So, fizzy on pouring but no head, the odour isn’t immediately noticeable on cracking the can, and the colouring is that of cloudy lemonade. A whiff from the glass brings a hint of ginger, but also a lot of lemon as you may expect what with citric acid being a main ingredient. And what does it taste like? Sweet lemon with a very slight ginger kick that mainly takes effect at the back of throat, lingering long after the swallow and threatening to build like hot spices, but never doing so, in a similar manner to the many moments of tension building in the film The Orphanage that see no release. Is it right to use Spanish cinema references in soft drink articles?
If you buy Fiery ginger beer in an attempt to cement your Extreme reputation then you’re likely to be disappointed, I wouldn’t say that I’m particularly resistant to spice and I find this particularly weak.
So, what’s Cherry Diet Coke like? One of Coke’s more enduring flavour experiments, Cherry Coke has been around since 1982, according to Wiki, with the diet variant around since 1986. Cherry happily seems the perfect fruity fit for Coke as it’s sweet enough not to be drowned out and yet retains its particular flavour in the mix.
Pouring acts like Coke, unsurprisingly, producing a fair amount of fizz and an average head before settling down. The smell hits straight away, though, even though the can was cracked a foot away – that unmistakeable, artificial ‘Cherry Drop” twang.
At the lip of the glass the smell is there, and for a fan of cherry-flavoured boiled sweets it’s tantalising. Nothing is given away in the ingredients to hint at where the origin of this nasal sensation is born, but the catch-all term “flavourings” no doubt masks the very same parentage as that of Basset’s Cherry Drops (Wiki search, no I don’t mean “Baroness Cherry Drums”).
And the taste? More fruity than Cokey, though the punch of the cherry is disappointingly subdued compared to the smell that this brown ooze gives off. There’s also a bit of that coating feeling that you rarely get with diet fizzy pop, particularly clinging to the tongue like a second skin. Definitely more viscous than standard Diet Coke, which dribbles down a lot more closely to standard tap water, it’s probably that mysterious chemical that does it.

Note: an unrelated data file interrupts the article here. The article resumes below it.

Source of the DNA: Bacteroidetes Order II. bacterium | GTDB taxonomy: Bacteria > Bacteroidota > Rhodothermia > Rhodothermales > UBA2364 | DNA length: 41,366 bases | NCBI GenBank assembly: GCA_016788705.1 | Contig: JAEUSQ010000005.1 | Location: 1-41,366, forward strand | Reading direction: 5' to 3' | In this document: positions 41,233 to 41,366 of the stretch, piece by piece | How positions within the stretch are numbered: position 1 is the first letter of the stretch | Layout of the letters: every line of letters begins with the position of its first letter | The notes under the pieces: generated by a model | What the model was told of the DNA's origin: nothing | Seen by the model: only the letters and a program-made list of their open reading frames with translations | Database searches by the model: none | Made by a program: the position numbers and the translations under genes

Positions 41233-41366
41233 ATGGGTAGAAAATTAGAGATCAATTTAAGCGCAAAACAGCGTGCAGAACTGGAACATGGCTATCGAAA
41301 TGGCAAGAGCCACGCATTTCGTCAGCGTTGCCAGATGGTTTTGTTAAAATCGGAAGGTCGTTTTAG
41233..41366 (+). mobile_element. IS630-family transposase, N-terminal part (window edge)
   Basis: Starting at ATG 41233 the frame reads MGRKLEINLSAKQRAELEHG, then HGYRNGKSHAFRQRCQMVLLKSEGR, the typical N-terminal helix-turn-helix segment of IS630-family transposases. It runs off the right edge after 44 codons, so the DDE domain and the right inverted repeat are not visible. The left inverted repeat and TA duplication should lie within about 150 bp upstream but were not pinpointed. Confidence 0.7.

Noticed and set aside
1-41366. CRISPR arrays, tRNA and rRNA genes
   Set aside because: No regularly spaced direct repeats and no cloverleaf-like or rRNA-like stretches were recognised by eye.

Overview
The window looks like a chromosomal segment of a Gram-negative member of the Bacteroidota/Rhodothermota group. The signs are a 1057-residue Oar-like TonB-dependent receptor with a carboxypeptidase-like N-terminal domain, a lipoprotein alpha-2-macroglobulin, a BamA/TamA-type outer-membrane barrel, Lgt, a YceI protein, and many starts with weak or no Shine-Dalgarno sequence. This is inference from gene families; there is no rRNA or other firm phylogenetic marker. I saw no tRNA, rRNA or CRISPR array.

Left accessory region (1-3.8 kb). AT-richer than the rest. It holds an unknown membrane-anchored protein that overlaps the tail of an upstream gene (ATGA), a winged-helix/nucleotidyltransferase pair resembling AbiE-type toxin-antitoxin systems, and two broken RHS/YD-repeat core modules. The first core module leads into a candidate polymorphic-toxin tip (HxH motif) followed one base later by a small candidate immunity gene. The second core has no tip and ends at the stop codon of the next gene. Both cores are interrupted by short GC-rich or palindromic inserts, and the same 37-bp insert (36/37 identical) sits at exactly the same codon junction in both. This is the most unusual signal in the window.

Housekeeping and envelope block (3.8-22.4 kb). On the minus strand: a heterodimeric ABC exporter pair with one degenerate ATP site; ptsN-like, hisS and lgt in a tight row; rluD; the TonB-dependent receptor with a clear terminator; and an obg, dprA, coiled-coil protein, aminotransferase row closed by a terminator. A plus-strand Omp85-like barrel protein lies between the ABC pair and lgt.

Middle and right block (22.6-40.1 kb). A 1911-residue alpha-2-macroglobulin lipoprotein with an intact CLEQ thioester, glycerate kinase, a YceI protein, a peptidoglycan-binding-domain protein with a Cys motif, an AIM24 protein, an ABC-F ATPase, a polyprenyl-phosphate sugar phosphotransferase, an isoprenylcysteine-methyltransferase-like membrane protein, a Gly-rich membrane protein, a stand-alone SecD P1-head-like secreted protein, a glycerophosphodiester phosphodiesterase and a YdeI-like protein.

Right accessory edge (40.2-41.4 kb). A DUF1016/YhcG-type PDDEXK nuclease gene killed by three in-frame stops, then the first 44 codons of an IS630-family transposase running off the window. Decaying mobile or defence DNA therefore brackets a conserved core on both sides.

Not unpleasant then, and a welcome alternative to your common or garden Diet Coke, but definitely not a vanilla beater.
Still, even if Coca Cola are unlikely to win any ethical awards any time soon they can at least bask in the pride of producing one of the most belch-worthy beverages on the shelves. Most gaseous.
Not being a man’s man, I hate ale and beer and this dislike extends to anything sharing the moniker, meaning I tar ginger beer and root beer with the same brush. Whereas the Fiery ginger beer tempted me with a promise of a challenge, root beer I have been recently informed, usually contains some amount of vanilla and so is now naturally tempting.
The Bundaberg Australian Root Beer bottle has an old school beer theme to it, the style of labelling, font, brown glass and the way the kangaroo image is used with the lightburst behind it all conjure a certain association, perhaps making this the tipple for kids to drink so that they feel like grown ups? The liquid isn’t very bubbly and the odour isn’t strong enough to carry; the colouring is very similar to cola and ultimately belongs to the same family of beverages that at one time would have been branded as tonics rather than alternatives to water. Even at the rim of the glass the odour is weak, and reminds me of the mouthwash that they use at the dentists to give you a rinse. It tastes like that to, and is a little thick, definitely leaving a bit of a sweet coating on the back of the tongue as if the sugar decided to hang back after the liquid had made its way to your epiglottis. Definitely not a taste I could get used to as the medicinal quality is never outdone by the sugar, no matter how natural the ingredients or the brewing process are supposed to be. I can detect the liquorice and the vanilla bean to some extent, but not the ginger and I’ve no idea what sarsaparilla or molasses are meant to taste like. Not something to revisit.
My tastes have certainly come a long way in the last decade or so, on from the time when I would refuse vegetables or foods with sauces (which are legion), but this small and unadventurous taste exploration into the world of the pre-prepared Western soft drink proves that I am still quite limited.